• At A Loss - The Devastation in Upstate NY

      You know, they say you can't ever experience something unless you see it with your own eyes, and that is so true.

      On Sunday August 28th Hurricane Irene decimated the small county that I live in in New York State. Of the three largest towns in the county, only one was left majorly unaffected by the historically unprecedented flooding that took place in the wake of the storm.

      While my family was largely safe and dry being in the Cobleskill area (The largest town and least affected) Middleburgh and Schoharie were absolutely destroyed by the flood waters. What were once quiet valleys were turned into miles wide rushing and churning rivers.

      We were without cable and internet for days, so the news of the devastation really didn't set in until later that week - even then the pictures and video while shocking and heart breaking are but a drop in a bucket when compared to actually being out there and seeing the path of destruction that the flood waters left behind.

      I took my camera with me on my trip today though the devastated areas, but I didn't end up taking too many pictures. I didn't want to stop the car and be a nuisance like I saw others doing. People who were dredging muck and belongings from their houses and businesses didn't need another jackass taking photos. I quietly drove on, shocked and heartbroken at the level of destruction.

      In my couple hours out there this is what I saw:

      Entire crops of corn flattened to nothing - unusable now for animals or people.

      Fields washed away, remnants of Pumpkin and squash vines tangles in masses around the few utility poles and trees that were standing.

      The only Grocery Store in both towns destroyed by the flood waters - the front smashed in and the entire front wall buckled and damaged. The inside... was covered with 7 feet + of water.

      Building after building and home after home being stripped down on the inside to the studs - all of the sheet rock and insulation in mucky piles in their front yards. HUGE mounds of dirty muddy belongings in piles like walls along every street.

      A corner gas station had to be razed to the ground after being hit so hard that it was left structurally unsound. Again with 7-8 feet of water rushing through it.

      A mobile home torn into pieces and wrapped around a stand of trees.

      An entire side of a house washed away to the foundation - what was once a stone wall - now an empty space being propped up to keep the house from falling in.

      Propane tanks in the highest branches of trees.

      Red Cross Disaster Relief trucks - from several places across the US. This one from Indiana.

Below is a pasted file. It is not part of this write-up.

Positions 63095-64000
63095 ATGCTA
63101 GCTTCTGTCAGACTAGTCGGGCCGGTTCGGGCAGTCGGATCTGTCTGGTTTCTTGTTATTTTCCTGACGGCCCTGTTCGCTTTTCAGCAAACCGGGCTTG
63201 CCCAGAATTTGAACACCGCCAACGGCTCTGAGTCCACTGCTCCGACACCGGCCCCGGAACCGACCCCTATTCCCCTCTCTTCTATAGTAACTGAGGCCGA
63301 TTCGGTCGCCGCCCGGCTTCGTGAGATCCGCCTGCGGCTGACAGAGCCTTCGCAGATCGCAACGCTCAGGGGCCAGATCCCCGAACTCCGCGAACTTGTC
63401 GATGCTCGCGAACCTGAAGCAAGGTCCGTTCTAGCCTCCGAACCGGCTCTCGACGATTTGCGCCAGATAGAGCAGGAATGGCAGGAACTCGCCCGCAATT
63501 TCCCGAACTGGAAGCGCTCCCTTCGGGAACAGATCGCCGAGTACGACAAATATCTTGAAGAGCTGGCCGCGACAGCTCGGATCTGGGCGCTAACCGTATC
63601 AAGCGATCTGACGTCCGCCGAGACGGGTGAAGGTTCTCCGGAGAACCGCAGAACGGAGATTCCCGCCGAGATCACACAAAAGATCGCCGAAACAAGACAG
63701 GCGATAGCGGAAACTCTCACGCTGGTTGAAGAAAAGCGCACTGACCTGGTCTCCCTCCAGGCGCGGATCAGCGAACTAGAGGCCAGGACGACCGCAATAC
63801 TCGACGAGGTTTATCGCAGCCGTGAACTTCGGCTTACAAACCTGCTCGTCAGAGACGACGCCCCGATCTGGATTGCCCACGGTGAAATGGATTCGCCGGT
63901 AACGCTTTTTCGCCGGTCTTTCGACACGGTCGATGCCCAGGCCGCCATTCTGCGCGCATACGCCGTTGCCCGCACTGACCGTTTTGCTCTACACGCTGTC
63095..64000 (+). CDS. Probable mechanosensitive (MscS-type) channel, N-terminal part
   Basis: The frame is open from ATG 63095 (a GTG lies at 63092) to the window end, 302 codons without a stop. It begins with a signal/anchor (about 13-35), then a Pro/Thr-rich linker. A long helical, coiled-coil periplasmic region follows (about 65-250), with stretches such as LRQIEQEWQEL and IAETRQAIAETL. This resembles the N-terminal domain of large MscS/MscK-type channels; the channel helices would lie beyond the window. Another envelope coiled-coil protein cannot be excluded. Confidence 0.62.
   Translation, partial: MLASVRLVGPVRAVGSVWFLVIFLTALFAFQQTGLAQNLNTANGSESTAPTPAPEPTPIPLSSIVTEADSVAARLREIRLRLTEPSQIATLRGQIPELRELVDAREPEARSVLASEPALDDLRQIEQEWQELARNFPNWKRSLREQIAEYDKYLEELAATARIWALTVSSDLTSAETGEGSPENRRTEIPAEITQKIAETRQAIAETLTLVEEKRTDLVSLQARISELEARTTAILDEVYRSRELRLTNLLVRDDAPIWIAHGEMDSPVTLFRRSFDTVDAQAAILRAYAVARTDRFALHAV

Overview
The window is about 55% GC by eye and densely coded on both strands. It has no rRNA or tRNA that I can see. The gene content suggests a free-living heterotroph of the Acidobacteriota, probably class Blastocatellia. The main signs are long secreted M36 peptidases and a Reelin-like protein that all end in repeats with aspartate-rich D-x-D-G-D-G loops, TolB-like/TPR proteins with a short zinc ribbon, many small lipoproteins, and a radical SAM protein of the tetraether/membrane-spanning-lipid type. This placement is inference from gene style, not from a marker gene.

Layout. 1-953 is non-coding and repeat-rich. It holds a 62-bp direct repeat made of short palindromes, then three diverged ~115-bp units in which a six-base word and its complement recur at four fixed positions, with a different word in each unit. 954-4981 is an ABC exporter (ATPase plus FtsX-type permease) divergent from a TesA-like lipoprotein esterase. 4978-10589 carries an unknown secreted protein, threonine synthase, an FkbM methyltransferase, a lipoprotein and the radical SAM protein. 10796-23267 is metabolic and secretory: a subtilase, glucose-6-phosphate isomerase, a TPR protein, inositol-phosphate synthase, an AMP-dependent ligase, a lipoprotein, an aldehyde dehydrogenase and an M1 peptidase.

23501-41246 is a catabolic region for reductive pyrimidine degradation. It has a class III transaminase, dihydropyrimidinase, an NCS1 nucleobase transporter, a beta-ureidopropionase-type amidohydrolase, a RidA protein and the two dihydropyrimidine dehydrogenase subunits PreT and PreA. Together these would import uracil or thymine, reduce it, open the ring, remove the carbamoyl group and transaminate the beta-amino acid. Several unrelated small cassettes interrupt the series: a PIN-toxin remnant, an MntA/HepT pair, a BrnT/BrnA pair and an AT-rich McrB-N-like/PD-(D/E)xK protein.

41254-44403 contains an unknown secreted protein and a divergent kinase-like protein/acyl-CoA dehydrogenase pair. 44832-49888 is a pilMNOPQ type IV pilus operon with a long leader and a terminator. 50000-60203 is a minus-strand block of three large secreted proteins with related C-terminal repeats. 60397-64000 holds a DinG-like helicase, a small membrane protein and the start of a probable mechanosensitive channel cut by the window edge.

A farm on fire because the wet hay in the barn fermented and caught afire. A fire that is still smoldering days later.

      Roads that had to be quickly rebuilt because the rushing water washed them out 12-15 feet deep.

      Bridges with signs of being completely underwater in places where they are 20-30 feet above the normal level of the water...

      Chicken coops and sheds dropped along side roads, in trees, the middle of fields, or in tremendous tangles of torn up trees and foliage.

      A house that must have caught on fire during the flood.

      Piles of debris in an abandoned grocery store parking lot that seemed to be 30-40 feet high, and that is just a start in the town of Schoharie. The main and side streets are walled with debris from homes and businesses - crews with dump trucks, bulldozers, logging trucks - anything they can get their hands on going around and trying to remove as much of it as possible.

      In one spot I saw a garage sale sign on top of a pile a debris - even in misery and destruction there is that will to see the light in the darkest of situations.

      I wish I had more pictures to show you that I took myself, but I did find a bunch on the net that shows off better what I have put to words.

      I know that the strong people of my area will rebuild and eventually life will return to a semblance of normality. But things will never be the same as it once was here.

      I am going to be putting together a fundraiser through RDNA for those of you that want to help. More information will be available in the next couple of days on this.
      Comments 23 Comments
      1. ragraphicdesign's Avatar
        ragraphicdesign -
        I can understand very well ......

      1. france's Avatar
        france -
        I just saw this. I'm so sorry to learn all that. Eric, I personally prefer that any produce of what I buy in the little heart category would go to help your personal area. Like someone said, we can't help the whole world and I prefer to help friends of friends. Is there something else we can do besides buying products in that category?? I'm not rich, far from that, but I have a roof over my head and food in a plate on the table for meals...
      1. george_c's Avatar
        george_c -
        to Admin-traveler
        well met to a fellow new yorker
        just found this board I'm in Kingston, new york we got a foot of water every 5 minutes as we have a river water table under our house as we are built on dirt, mud,then blue stone we didn't get it as bad as most, i have family in windham ny where the main street washed away
        well if you get to kingston give me a holler for my phone # we'll go for coffee or fishing in the esopus creek ( good trout )

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